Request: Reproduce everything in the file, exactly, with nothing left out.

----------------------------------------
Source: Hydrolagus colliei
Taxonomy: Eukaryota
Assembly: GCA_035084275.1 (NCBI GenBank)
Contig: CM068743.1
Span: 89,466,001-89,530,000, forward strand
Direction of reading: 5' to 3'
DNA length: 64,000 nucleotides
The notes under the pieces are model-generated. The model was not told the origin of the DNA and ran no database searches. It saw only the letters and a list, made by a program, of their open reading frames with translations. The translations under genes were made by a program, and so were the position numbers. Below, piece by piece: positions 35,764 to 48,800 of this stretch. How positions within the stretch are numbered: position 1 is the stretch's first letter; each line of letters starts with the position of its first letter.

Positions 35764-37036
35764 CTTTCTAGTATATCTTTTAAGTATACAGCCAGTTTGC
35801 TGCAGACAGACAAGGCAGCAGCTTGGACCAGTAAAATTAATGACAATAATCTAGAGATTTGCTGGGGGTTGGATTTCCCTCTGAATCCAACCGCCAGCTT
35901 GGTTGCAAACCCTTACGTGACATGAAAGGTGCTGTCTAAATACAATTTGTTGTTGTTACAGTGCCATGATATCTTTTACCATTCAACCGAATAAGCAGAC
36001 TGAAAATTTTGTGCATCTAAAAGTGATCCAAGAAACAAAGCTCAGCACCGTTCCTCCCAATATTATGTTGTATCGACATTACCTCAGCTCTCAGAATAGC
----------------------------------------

Source: Hydrolagus colliei
Taxonomy: Eukaryota
Assembly: GCA_035084275.1 (NCBI GenBank)
Contig: CM068743.1
Span: 89,466,001-89,530,000, forward strand
Direction of reading: 5' to 3'
DNA length: 64,000 nucleotides
The notes under the pieces are model-generated. The model was not told the origin of the DNA and ran no database searches. It saw only the letters and a list, made by a program, of their open reading frames with translations. The translations under genes were made by a program, and so were the position numbers. Below, piece by piece: positions 35,764 to 48,800 of this stretch. How positions within the stretch are numbered: position 1 is the stretch's first letter; each line of letters starts with the position of its first letter.

Positions 35764-37036
35764 CTTTCTAGTATATCTTTTAAGTATACAGCCAGTTTGC
35801 TGCAGACAGACAAGGCAGCAGCTTGGACCAGTAAAATTAATGACAATAATCTAGAGATTTGCTGGGGGTTGGATTTCCCTCTGAATCCAACCGCCAGCTT
35901 GGTTGCAAACCCTTACGTGACATGAAAGGTGCTGTCTAAATACAATTTGTTGTTGTTACAGTGCCATGATATCTTTTACCATTCAACCGAATAAGCAGAC
36001 TGAAAATTTTGTGCATCTAAAAGTGATCCAAGAAACAAAGCTCAGCACCGTTCCTCCCAATATTATGTTGTATCGACATTACCTCAGCTCTCAGAATAGC